Rupert Murdoch’s top parliamentary journalist Trevor Kavanagh then outed the MP as gay by using illegal phone billing data bought from Britain’s biggest data theft operation.
It is not known whether Kavanagh, who later went onto serve on the press regulator IPSO, knew that the story tip he was working on was derived from an unlawful private detective.
However, the paper has now paid undisclosed damages to Hughes at the High Court.
Astonishingly – and despite the substantial pay-out – the paper’s publisher News Group Newspapers (NGN) has not admitted liability on behalf of The Sun.
The two sides couldn’t even agree on a joint statement, leaving the question of an apology to Hughes, and an admission of guilt by The Sun, up in the air.
The way in which The Sun used the private data to manipulate Hughes into cooperating with the paper has been described by critics as ‘blackmail.’
In 2006, The Sun had found out phone numbers which the ex-Shadow Home Secretary called frequently, call times and durations.
The sensitive data was bought from a notoriously illegal private investigator firm called ELI.
At the beginning of the case, Hughes was shown this disclosure and was ‘deeply troubled and shocked.’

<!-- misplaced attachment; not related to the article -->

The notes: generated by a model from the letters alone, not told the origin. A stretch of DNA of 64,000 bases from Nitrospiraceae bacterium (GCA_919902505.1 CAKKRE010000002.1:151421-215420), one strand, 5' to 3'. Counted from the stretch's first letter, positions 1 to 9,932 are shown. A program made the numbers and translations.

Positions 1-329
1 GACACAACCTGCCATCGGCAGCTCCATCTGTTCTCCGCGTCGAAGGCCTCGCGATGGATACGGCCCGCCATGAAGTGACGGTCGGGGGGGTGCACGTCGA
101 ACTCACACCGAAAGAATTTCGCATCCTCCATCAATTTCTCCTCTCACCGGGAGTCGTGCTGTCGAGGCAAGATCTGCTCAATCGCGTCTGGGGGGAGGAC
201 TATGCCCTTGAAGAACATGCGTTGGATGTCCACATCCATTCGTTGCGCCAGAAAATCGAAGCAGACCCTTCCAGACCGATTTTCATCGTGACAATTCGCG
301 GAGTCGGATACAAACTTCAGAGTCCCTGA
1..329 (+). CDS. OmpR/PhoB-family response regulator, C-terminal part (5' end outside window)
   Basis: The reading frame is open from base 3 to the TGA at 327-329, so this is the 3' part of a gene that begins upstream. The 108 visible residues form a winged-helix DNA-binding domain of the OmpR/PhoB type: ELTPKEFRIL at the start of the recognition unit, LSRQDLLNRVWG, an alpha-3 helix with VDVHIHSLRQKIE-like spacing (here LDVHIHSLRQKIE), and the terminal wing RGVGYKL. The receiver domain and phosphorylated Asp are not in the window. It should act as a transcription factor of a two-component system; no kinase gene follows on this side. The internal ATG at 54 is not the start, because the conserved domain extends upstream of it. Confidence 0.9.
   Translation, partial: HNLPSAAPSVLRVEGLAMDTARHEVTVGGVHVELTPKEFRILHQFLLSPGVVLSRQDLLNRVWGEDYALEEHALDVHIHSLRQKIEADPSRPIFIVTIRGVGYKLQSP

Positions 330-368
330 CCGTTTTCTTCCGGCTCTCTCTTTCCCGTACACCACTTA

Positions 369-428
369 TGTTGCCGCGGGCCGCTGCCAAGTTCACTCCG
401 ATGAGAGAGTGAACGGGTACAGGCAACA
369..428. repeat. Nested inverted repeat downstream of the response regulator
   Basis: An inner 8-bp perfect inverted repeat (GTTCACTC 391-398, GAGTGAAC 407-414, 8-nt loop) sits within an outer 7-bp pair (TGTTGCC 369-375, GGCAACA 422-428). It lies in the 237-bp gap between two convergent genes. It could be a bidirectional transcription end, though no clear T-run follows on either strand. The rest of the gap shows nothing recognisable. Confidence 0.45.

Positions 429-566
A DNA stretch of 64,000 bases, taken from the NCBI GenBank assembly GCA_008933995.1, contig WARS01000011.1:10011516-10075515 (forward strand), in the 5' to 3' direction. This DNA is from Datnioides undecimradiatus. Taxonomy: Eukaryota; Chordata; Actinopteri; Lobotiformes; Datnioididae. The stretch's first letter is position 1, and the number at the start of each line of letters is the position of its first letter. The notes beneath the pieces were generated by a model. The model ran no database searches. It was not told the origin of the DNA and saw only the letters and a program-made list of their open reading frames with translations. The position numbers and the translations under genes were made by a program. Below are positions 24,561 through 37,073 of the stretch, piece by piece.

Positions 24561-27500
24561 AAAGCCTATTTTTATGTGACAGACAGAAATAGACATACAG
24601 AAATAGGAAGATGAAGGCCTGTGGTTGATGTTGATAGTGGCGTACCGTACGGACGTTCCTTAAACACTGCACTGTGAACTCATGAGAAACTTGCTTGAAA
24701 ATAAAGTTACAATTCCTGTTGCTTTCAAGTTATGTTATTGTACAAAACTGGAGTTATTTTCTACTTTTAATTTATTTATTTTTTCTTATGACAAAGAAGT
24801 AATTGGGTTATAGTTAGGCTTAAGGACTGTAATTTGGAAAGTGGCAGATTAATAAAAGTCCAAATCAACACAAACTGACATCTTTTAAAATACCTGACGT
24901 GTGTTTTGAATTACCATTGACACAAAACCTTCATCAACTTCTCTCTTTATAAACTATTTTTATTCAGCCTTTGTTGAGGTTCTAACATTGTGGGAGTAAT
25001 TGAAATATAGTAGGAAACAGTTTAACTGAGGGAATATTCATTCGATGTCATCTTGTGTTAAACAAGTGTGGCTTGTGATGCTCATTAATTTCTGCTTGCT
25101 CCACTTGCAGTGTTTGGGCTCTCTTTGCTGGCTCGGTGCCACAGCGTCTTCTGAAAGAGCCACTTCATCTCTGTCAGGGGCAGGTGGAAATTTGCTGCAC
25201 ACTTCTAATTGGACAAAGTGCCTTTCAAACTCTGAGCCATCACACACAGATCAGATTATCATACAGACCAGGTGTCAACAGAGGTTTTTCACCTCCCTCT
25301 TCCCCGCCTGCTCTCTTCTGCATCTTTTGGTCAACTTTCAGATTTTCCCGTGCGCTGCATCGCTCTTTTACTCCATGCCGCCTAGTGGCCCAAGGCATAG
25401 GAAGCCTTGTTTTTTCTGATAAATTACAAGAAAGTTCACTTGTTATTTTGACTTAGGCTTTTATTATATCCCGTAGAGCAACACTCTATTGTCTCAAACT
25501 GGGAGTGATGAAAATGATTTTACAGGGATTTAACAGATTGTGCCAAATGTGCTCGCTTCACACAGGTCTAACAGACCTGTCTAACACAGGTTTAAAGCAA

ELI (Express Locate International) was a private detective company, which has been linked in other litigation to phone hacking, and which sold illegally-acquired private and personal information to newspapers across Fleet Street.
In the middle of a leadership contest in January 2006, Trevor Kavanagh told Mr Hughes that they had obtained private and sensitive data, but did not reveal how.
Based on this, the journalist said the paper was going to publish a story that Hughes had engaged in homosexual activities.
Hughes ‘believed that with or without his agreement,’ The Sun would publish the story anyway, according to a statement read in open court.
He felt that ‘he had no choice but to cooperate and this resulted in a front page article on January 26 2006.’
The story ended-up misrepresenting Hughes’ sexual orientation.
Earlier in the hearing, the court heard that ELI relayed the call data, which included a list of phone numbers called from Mr Hughes’ landline, to The Sun News Desk, which then passed it up the line to Sun bosses.